DARPA selects teams to develop propulsion design, spacecraft concepts for demonstrating on-orbit Nuclear Thermal Propulsion (NTP) system
DARPA recently awarded contracts for the first phase of the Demonstration Rocket for Agile Cislunar Operations (DRACO) program. The goal of the DRACO program is to demonstrate a nuclear thermal propulsion (NTP) system above low Earth orbit in 2025. The three prime contractors are General Atomics, Blue Origin, and Lockheed Martin.
Rapid maneuver is a core tenet of modern Department of Defense (DoD) operations on land, at sea, and in the air. However, rapid maneuver in the space domain has traditionally been challenging because current electric and chemical space propulsion systems have drawbacks in thrust-to-weight and propellent efficiency, respectively.
NTP uses a nuclear reactor to heat propellant to extreme temperatures before expelling the hot propellant through a nozzle to produce thrust. Compared to conventional space propulsion technologies, NTP offers a high thrust-to-weight ratio around 10,000 times greater than electric propulsion and two-to-five times greater specific impulse (i.e. propellant efficiency) than chemical propulsion.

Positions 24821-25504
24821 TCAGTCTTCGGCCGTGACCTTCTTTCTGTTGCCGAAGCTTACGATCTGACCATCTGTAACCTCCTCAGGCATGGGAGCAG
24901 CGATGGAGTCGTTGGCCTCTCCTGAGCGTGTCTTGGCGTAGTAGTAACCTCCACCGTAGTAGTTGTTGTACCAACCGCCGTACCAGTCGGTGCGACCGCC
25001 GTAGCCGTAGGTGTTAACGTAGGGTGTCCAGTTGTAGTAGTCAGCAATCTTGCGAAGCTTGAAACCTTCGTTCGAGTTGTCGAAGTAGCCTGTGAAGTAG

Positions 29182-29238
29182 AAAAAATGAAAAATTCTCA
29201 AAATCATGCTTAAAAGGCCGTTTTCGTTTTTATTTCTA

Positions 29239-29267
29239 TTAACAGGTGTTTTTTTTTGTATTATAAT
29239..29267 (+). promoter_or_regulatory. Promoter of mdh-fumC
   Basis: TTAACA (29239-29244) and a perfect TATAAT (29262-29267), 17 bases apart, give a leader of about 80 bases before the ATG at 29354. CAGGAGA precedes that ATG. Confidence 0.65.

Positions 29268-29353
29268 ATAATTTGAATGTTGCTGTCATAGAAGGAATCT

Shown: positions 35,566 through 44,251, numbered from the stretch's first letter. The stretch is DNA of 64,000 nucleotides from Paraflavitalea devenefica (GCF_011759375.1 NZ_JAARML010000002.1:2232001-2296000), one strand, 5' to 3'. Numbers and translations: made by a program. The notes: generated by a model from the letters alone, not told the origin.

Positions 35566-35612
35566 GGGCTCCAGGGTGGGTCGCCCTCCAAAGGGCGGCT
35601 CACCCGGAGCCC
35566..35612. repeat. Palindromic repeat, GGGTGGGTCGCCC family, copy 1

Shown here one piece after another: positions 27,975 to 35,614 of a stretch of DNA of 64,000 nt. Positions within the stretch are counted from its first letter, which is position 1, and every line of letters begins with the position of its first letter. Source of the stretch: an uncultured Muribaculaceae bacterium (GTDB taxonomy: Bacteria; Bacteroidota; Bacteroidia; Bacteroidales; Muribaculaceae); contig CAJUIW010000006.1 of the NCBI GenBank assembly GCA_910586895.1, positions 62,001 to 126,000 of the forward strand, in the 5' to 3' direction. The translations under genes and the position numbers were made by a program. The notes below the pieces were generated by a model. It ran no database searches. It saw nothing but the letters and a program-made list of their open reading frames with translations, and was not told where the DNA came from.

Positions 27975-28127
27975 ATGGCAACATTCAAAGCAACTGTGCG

This combination would give a DRACO spacecraft greater agility to implement DoD’s core tenet of rapid maneuver in cislunar space (between the Earth and moon).
The performer teams have demonstrated capabilities to develop and deploy advanced reactor, propulsion, and spacecraft systems. The NTP technology we seek to develop and demonstrate under the DRACO program aims to be foundational to future operations in space.—Maj Nathan Greiner, USAF, program manager for DRACO
Phase 1 of the program will last 18 months and consist of two tracks. Track A will entail the preliminary design of an NTP reactor and propulsion subsystem concept. Track B will produce an Operational System (OS) spacecraft concept to meet mission objectives and design a Demonstration System (DS) spacecraft concept. The DS will be traceable to the OS concept, but specifically focus on demonstrating an NTP propulsion subsystem.
This first phase of the DRACO program is a risk reduction effort that will enable us to sprint toward an on-orbit demonstration in later phases.—Maj Greiner
General Atomics will perform the Track A reactor development work. Blue Origin and Lockheed Martin will independently perform the Track B work to develop OS and DS spacecraft concept designs.
DRACO’s Phase 1 is expected to inform follow-on phases for detailed design, fabrication, and on-orbit demonstration. Any follow-on phases will be solicited by DARPA in a future announcement.